Negotiation and conviction

In response to Looks Like Another Budget Deal Disaster, GOP:

I was holding my fire on this deal until there are formal announcements, but nothing I’ve heard about the negotiations fills me with optimism.  This is so lunkheaded that it’s downright weird.  The Democrats are riding the ObamaCare H-bomb all the way down to a fiery debacle in the midterm elections… and Republicans ride to their rescue by giving them everything they want, including an end to the only effective measure of fiscal restraint in years, namely sequestration?

Say, do you remember when the Democrats were howling at the top of their lungs that only traitors and saboteurs would ever think of changing the “settled law of the land?”  I guess that’s over, huh?  The Budget Control Act of 2011 is the settled law of the land, but they can’t wait to dispose of its remains.

I try not to throw criticism of the nefarious “GOP Establishment” around too lightly, but it certainly does seem as if the GOP Establishment is taking pains to avoid doing anything that would validate the stand people like Senators Cruz and Lee took against ObamaCare during the “shutdown” drama.  They’re determined to make media predictions of Republican political damage from the shutdown come true, no matter what the electorate thinks these days.  I guess the last thing they’re going to do is put ObamaCare funding back on the table and invite Democrats to commit political suicide by defending it before an angry public.  Maybe the Republican leadership can offer transportation services to get Democrat voters to the polls next November, just to show there are no hard feelings.

And how in the world can anyone fall for the old “spending cuts tomorrow, pinky swear” dodge?  That’s got to be the longest-running con in America.  Modest spending caps are intolerable now, but take them away and our successors in a future Congress will surely be eager to impose tougher ones, a decade down the line!

I got a chance to talk with Donald Trump after reviewing his book last year.  I thought his ideas about the art of political negotiation were interesting, but he was a bit too hard on Paul Ryan, who had not yet been tapped as vice-presidential candidate.  He said something intriguing in response: basically, a high opening bid in a negotiation not only gives you room to deal downward and still get what you want, but it’s also a sign of conviction, which is especially important when your negotiations have an audience of voters.  When GOP negotiators give away the store right off the bat, it makes them look unserious about fiscal restraint, both to dejected supporters and persuadable independents.  They must not hold their convictions very dear, if they’re willing to set them all aside in the name of striking a deal and avoiding a political crisis.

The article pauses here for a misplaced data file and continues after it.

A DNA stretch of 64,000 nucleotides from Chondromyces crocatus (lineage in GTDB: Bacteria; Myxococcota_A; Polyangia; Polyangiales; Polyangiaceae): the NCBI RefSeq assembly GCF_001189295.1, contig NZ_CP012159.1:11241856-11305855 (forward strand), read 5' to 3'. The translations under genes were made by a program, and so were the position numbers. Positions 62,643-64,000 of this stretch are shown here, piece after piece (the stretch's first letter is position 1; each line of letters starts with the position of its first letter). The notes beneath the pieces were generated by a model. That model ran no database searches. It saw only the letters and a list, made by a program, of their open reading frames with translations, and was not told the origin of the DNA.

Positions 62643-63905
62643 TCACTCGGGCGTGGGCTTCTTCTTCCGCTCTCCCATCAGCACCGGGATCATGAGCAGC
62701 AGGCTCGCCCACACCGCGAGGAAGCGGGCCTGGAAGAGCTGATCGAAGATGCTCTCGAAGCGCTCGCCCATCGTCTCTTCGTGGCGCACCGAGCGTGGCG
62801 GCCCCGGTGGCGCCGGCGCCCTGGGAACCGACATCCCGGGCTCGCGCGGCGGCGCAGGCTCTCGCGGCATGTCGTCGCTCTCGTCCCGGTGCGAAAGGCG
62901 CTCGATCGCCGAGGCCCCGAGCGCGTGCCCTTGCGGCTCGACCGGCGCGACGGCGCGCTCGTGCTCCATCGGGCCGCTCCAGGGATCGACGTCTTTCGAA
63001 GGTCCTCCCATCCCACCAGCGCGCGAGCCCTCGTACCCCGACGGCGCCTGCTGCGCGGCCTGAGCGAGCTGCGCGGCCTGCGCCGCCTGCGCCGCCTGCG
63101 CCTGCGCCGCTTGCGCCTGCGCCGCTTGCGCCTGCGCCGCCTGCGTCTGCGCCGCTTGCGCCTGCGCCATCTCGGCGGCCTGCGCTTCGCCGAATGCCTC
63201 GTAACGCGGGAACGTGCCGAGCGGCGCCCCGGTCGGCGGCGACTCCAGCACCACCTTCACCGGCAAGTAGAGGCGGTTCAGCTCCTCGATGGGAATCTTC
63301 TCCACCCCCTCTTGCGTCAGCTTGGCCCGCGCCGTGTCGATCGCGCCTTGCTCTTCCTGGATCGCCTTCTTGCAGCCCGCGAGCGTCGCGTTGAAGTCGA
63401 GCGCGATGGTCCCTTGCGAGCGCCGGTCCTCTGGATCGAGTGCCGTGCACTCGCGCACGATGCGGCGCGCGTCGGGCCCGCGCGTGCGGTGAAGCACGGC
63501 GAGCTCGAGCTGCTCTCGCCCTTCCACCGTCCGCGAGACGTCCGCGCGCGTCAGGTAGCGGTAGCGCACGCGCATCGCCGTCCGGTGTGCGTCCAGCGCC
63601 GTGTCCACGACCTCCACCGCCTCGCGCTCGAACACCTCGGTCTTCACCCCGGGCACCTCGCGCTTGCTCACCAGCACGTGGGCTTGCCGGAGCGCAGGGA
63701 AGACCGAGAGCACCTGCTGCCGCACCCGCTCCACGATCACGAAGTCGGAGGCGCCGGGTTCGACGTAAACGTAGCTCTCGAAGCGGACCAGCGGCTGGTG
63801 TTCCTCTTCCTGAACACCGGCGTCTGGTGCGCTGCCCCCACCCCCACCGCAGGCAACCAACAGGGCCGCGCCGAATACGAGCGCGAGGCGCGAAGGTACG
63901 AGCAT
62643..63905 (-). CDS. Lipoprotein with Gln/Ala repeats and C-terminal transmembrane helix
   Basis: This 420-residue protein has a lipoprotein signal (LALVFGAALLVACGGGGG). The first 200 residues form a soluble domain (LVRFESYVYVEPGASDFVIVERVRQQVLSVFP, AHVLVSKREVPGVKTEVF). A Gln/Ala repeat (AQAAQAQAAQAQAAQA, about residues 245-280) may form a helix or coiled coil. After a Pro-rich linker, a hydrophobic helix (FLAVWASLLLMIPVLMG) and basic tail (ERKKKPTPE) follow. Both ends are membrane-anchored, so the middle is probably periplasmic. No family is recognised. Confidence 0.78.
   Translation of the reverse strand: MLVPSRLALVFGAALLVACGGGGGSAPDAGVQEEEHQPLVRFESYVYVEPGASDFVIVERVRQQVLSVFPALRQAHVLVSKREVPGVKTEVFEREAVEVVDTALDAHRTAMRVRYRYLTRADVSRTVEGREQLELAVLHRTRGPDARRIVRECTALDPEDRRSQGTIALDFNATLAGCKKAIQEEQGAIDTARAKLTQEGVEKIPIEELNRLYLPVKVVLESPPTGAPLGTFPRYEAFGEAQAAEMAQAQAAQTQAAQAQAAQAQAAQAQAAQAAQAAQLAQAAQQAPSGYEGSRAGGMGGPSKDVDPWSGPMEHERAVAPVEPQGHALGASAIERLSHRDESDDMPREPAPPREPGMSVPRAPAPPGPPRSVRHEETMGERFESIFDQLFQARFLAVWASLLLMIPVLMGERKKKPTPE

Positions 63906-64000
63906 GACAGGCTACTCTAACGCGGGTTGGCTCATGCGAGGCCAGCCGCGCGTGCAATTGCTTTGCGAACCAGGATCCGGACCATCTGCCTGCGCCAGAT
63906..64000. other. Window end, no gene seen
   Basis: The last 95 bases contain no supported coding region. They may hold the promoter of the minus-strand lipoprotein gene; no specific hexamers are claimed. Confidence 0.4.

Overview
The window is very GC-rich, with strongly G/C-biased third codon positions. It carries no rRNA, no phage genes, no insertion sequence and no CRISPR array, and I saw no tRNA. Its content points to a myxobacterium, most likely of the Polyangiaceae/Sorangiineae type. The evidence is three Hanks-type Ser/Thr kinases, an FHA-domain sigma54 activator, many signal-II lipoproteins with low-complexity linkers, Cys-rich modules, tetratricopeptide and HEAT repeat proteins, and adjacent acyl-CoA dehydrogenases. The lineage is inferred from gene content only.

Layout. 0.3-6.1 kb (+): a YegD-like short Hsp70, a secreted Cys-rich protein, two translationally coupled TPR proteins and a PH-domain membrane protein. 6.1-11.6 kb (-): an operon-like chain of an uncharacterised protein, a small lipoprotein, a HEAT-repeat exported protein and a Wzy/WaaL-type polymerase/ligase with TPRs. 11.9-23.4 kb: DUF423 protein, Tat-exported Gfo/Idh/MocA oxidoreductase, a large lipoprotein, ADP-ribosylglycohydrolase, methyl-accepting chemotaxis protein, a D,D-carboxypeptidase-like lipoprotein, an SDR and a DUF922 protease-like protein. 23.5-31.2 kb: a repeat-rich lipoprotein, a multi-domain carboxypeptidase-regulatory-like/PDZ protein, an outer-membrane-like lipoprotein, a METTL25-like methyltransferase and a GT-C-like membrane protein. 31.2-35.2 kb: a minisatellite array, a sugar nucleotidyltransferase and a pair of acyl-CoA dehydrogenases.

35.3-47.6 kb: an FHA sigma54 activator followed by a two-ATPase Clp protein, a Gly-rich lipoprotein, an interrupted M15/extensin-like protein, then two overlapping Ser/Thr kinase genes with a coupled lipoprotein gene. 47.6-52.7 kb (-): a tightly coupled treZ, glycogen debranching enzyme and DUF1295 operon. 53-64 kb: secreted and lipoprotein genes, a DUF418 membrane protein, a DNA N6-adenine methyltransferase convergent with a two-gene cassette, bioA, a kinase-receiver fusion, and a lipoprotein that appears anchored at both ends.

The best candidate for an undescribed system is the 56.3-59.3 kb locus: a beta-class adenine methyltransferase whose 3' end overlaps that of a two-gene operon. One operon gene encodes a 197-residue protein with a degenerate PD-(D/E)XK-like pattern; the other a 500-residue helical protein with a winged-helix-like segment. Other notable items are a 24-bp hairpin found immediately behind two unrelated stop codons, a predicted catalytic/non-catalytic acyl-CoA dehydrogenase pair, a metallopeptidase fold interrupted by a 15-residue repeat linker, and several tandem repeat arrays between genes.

That’s a message you don’t get from Democrats, who adamantly refuse to accept the kind of narrative that has been forced down Republican throats since the shutdown drama.  Even as some of them run away from ObamaCare to get re-elected next year, they’ll never buy into a narrative that it was an existential crisis brought about by deep flaws in Party ideology.  They’ll never give away everything just to get a deal.  No matter how many bloody noses they take on something like gun control, they never admit that the crusade was wrong-headed, its proponents were extremists who alienated the voters, or that the ideology has been permanently defeated.  They’ll never publicly embrace the notion that their gun-control push ruined Obama’s second term, even though privately some of them agree with that analysis.  

But here’s the GOP, acting as though it must remain chastised in the aftermath of the shutdown confrontation… even though Ted Cruz, Mike Lee, and their allies were so obviously right all along.